Constance Bauman Willows

This interview is with my mother, Constance Bauman Willows. She is originally from Essex Connecticut, but now manages Tall Willows Ranch here in Golden Valley Colorado with her father-in-law Joe Willows. It’s another long one, so I’ve broken it into several parts.

Part I

Ruth: Tell me about growing up in Connecticut.
Connie: Essex is a small town, with an artsy flair. It’s mostly white, upper middle class families. The Bauman’s settled in Essex… do you want me to go back that far?
Ruth : Just a little bit.
Connie: Ok, They came over from Germany in the 1800’s and and worked with ivory, manufacturing piano keys. That’s why one of the original village they settled in is called Ivoryton. Ivoryton was incorporated in with. . .
Ruth: (interrupting) OK, now about you Mom.
Connie: Fine. I had, what I guess, is a normal upbringing with my Mom and Dad and my younger sister Cecilia, Cee Cee.


Ruth: What did you like to do as a kid?
Connie: We had lots of woods around us, and water. Our town is on the Connecticut River so we took sailing lessons and swam. From our back yard, we could walk through the woods to a stream that emptied into a small pond. Cee Cee and I would play out there all day in the summer, till it got dark.
Ruth: What else would you do?
Connie: My parents were insistent on “expanding out horizons,” as my father would say. So, we’d often go into Manhattan to see an opera, or the symphony, or Broadway show. I became very interested in art, so I took a lot of art classes. Cee Cee loved to travel. By the time she was seventeen, she’d take her money and hop on the train and be gone for a few days.

Ruth: Aunt Cee still loves to travel.
Connie: That’s why she works for the airlines.
Ruth: And you were an artist.
Connie: I started making pottery one summer in high school, and fell in love with it. I sold my pots in the Berkshires for quite a few years.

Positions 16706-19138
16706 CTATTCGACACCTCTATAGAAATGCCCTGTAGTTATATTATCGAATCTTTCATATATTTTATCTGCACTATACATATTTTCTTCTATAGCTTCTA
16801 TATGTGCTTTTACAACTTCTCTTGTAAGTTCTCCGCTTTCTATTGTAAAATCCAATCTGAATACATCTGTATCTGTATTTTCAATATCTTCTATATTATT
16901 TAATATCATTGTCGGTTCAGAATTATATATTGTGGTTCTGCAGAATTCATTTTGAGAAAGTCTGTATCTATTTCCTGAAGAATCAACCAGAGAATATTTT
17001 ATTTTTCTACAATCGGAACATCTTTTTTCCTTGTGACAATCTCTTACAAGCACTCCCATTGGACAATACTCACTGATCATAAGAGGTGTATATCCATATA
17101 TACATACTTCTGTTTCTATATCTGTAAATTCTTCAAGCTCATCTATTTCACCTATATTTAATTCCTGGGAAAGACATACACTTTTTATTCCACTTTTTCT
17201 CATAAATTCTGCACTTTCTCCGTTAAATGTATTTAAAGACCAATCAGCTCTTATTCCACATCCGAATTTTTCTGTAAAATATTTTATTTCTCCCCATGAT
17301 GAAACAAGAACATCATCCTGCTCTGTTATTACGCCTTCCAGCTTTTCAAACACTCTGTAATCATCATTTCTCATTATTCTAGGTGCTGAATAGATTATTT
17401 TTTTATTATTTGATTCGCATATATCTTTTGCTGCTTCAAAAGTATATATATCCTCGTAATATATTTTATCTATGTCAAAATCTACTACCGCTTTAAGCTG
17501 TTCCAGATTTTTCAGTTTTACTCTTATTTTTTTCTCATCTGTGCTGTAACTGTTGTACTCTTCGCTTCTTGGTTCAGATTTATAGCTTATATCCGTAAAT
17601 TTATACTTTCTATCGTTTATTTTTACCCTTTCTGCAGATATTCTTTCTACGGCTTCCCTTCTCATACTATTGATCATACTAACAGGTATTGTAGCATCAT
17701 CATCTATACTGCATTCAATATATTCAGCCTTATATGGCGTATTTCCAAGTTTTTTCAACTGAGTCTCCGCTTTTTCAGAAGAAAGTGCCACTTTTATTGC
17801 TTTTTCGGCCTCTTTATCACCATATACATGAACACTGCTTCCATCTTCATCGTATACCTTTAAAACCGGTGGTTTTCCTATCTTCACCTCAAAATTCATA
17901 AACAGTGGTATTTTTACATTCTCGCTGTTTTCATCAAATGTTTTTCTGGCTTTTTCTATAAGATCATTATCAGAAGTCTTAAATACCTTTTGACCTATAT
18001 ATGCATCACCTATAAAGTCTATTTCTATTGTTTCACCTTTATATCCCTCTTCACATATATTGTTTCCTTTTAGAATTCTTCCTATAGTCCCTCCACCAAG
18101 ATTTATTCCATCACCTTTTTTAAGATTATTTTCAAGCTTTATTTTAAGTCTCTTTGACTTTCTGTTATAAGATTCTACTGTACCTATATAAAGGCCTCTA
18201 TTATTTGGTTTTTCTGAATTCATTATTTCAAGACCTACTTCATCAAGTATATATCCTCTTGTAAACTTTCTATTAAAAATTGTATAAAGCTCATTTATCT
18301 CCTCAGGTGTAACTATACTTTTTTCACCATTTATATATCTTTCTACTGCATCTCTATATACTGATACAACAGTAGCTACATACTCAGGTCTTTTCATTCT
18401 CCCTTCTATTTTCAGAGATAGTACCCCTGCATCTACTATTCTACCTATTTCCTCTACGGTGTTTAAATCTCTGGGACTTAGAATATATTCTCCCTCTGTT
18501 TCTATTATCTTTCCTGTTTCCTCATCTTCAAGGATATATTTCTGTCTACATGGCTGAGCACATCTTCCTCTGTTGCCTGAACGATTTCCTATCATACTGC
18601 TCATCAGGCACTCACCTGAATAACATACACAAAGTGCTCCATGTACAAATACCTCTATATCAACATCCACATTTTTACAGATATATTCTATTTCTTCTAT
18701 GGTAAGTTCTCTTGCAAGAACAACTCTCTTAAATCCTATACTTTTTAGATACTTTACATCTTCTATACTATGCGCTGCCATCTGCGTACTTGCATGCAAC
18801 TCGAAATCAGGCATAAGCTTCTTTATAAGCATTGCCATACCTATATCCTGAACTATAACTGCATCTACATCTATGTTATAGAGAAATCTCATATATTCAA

Ruth: But you went to college.
Connie: Yes, I have an Art Management degree from Massachusetts College of Liberal Arts, that’s how I ended up in the Berkshires and that’s where I met your dad.
Ruth: You were living in some hippie commune . . .


Connie: It wasn’t a hippie commune! It was an artist community. I was renting a studio apartment- it had indoor plumbing and electricity, and there were other artists renting rooms and apartments. I also rented studio space from a local potter. I was working on my craft and selling my wares, and I’d wait tables a few nights a weeks to make ends meet. The whole vibe of the area was loving and serene. (She closes her eyes)
When I remember it I see green. The sun streaming through green leaves on the trees, the green carpet of grass under my feet. The whisper of the wind in the treetops. The smell of cool mountain air and fresh cut grass. It was a beautiful place, and a beautiful time.
(She opened her eyes and smiles) Ed was working for a surveying company. Some bigwig in Boston wanted to build a highway right through state forest lands. They already had the Mass Turnpike, they didn’t need to cut down trees to lay down more concrete. Everyone was up in arms.
Ruth: I thought you said there was a loving vibe.
Connie: There was, just not for the politicians that wanted to destroy our forests! There were all kinds of town meetings and a rally where a bunch of us protested in Boston. To make a long story short, the survey report said the planned location for the highway wasn’t feasible and that’s what finally stopped the project.

Ruth: What, did Dad report that just to get on your good side?

Connie: No, of course not. He didn’t even write the report. It really was a poorly planned project. But it did give Ed and I a chance to meet.

Ruth: So how did that happen?

Connie: He came into the restaurant where I worked one evening and we started chatting. He was tall and handsome, kinda quiet and all alone. I, of course, told him I was a potter. We started talking about pots of the Utes and some of the pueblos in New Mexico.

I told him to come by my studio and check it out. That weekend he did. And the next weekend too. The survey crew he was working with had to keep moving as the job progressed, but Ed kept coming back to my studio each weekend.

By the time his project was finished, it was almost fall and we talked about trying to continue seeing each other. His company was actually based in Connecticut, so I would make the drive down to visit my parents and see him on my days off from the restaurant.

Ruth: So you got married and lived happily ever after?

Connie: Well yes, but no.